Cushing’s disease causes a high ALP because of the excess steroid in the body. We call this corticosteroid‐induced ALP.
When we see a high ALP in a senior dog without any increases in ALT, another liver value, we always place Cushing’s disease on our list of potential causes. If the patient, however, has no symptoms of Cushing’s disease, we usually don’t pursue
any immediate testing and will recheck the ALP about a month later. If the patient has symptoms of the disease, then we have several options for ruling in Cushing’s disease, which may include abdominal ultrasound along with further blood tests or a specific urine test that can rule out Cushing’s disease (if this test is normal we know that your pet does NOT have Cushing’s disease).
My senior dog has a higher than normal ALP without any increase in the ALT liver value, and no symptoms of Cushing’s disease. He has no signs of illness. We rechecked the ALP value 1 month and 3 months after we saw the initial elevation and it hasn’t increased at all. How concerned do we need to be about this high ALP?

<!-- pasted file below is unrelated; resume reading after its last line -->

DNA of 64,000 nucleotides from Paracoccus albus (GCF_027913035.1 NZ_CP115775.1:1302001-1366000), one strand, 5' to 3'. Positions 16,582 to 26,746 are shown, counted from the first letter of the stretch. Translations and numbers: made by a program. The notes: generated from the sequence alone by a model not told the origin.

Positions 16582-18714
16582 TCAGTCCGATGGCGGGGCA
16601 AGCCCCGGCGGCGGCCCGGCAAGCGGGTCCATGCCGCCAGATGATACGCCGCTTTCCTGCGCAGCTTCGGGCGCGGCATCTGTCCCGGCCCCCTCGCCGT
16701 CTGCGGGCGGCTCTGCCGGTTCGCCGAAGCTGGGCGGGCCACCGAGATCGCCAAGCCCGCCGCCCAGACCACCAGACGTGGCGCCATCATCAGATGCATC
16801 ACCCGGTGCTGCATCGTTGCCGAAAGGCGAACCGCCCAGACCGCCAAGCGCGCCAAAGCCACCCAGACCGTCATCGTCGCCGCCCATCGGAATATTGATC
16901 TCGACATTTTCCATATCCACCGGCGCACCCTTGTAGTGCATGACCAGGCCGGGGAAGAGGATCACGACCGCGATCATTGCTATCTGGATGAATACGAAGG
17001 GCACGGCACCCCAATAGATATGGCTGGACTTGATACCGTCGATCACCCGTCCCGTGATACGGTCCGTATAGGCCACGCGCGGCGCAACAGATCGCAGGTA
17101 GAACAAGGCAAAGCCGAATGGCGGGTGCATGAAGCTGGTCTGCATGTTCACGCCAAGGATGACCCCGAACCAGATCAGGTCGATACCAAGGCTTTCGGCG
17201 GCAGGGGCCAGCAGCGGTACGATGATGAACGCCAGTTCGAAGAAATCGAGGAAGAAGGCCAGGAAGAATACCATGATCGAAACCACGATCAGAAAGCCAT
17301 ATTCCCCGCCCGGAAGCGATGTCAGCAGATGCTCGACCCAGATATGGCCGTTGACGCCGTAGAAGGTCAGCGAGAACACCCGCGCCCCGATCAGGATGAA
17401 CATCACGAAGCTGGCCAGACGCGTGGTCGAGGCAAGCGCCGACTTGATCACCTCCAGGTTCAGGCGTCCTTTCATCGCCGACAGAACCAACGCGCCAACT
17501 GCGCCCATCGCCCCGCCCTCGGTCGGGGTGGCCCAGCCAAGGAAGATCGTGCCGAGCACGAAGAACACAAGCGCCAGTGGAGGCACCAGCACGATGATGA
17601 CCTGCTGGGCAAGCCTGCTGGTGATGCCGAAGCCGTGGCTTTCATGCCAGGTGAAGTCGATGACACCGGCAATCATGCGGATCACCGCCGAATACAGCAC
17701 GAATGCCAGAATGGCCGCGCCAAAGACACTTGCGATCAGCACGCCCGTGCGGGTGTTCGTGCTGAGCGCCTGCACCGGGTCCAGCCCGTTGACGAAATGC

Where to go with this particular case may depend on how high the ALP is and how much testing a client wants to pursue. There can be worrisome issues such as liver cancer that start out with a higher ALP. Often, though, we may see a higher ALP in senior patients that may wax and wane slightly with each subsequent year, staying roughly the same. Many of these patients have a liver condition called “nodular hyperplasia.” This condition does not cause illness for the patient. A definitive diagnosis of this harmless condition needs to be made via biopsy (and then histopathology), but often we suspect it if the ALP does not do much over months or years. It is a very common, age‐related, incidental liver finding in dogs. The reported incidence is from 70‐100% in dogs older than 14 years of age. For the particular patient above, I would recommend rechecking the ALP again in 6 months and 1 year. If the ALP stays roughly the same and the patient has no signs of illness or symptoms of Cushing’s disease, rechecking the ALP every 6 months would then be reasonable.